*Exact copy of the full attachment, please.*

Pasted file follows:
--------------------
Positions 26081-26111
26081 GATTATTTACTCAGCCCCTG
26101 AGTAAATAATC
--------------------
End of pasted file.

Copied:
Positions 26081-26111
26081 GATTATTTACTCAGCCCCTG
26101 AGTAAATAATC